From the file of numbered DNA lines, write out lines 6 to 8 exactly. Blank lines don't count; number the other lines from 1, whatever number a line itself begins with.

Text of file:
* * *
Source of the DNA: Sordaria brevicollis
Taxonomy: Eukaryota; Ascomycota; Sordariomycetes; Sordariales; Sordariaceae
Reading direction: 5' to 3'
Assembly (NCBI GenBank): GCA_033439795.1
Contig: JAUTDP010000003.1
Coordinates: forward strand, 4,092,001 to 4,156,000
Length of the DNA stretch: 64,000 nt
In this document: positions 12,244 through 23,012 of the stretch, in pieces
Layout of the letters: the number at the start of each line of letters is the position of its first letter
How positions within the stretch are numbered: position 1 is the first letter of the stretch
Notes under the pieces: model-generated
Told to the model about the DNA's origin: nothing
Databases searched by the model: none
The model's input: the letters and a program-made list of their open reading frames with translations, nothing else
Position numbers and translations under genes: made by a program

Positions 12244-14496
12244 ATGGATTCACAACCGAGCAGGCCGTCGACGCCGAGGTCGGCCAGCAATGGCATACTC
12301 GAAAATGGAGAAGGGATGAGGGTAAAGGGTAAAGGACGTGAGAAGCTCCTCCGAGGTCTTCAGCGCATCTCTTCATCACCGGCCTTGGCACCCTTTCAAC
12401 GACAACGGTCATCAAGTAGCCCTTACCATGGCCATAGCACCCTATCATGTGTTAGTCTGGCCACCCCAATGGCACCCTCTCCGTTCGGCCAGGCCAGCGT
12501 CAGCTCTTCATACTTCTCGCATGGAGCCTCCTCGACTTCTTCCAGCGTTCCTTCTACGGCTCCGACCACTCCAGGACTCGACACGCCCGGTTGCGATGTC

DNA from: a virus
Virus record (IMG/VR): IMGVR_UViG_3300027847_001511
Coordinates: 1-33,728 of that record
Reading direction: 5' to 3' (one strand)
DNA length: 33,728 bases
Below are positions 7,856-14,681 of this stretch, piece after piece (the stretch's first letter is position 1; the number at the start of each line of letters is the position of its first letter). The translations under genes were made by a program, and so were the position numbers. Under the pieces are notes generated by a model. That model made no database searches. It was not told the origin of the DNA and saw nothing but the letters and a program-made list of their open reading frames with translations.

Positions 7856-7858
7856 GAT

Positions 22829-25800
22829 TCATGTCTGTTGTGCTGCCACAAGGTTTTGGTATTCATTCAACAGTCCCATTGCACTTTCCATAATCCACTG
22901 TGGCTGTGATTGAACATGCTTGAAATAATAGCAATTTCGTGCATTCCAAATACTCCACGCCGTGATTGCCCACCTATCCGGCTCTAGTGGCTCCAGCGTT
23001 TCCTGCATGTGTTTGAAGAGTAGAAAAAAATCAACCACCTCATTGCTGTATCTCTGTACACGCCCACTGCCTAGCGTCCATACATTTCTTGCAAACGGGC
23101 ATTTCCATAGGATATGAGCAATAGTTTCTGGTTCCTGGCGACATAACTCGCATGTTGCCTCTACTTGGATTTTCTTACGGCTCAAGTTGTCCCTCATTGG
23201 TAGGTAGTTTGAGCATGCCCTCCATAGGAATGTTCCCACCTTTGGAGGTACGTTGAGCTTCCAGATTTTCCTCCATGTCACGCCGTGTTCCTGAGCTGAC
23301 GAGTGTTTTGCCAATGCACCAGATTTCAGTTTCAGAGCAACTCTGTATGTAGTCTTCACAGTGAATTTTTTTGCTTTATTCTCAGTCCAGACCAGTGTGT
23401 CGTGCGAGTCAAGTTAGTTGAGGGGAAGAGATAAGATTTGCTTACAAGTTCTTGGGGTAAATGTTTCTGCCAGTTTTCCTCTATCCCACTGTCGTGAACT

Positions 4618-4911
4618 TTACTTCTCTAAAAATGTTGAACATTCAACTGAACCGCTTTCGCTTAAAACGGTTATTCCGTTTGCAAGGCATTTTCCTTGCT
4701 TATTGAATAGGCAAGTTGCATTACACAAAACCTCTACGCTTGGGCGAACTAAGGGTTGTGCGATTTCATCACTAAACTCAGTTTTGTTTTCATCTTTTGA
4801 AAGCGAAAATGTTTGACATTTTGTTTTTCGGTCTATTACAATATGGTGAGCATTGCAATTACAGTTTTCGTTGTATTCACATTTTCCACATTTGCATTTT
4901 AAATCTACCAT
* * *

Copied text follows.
Coordinates: forward strand, 4,092,001 to 4,156,000
Length of the DNA stretch: 64,000 nt
In this document: positions 12,244 through 23,012 of the stretch, in pieces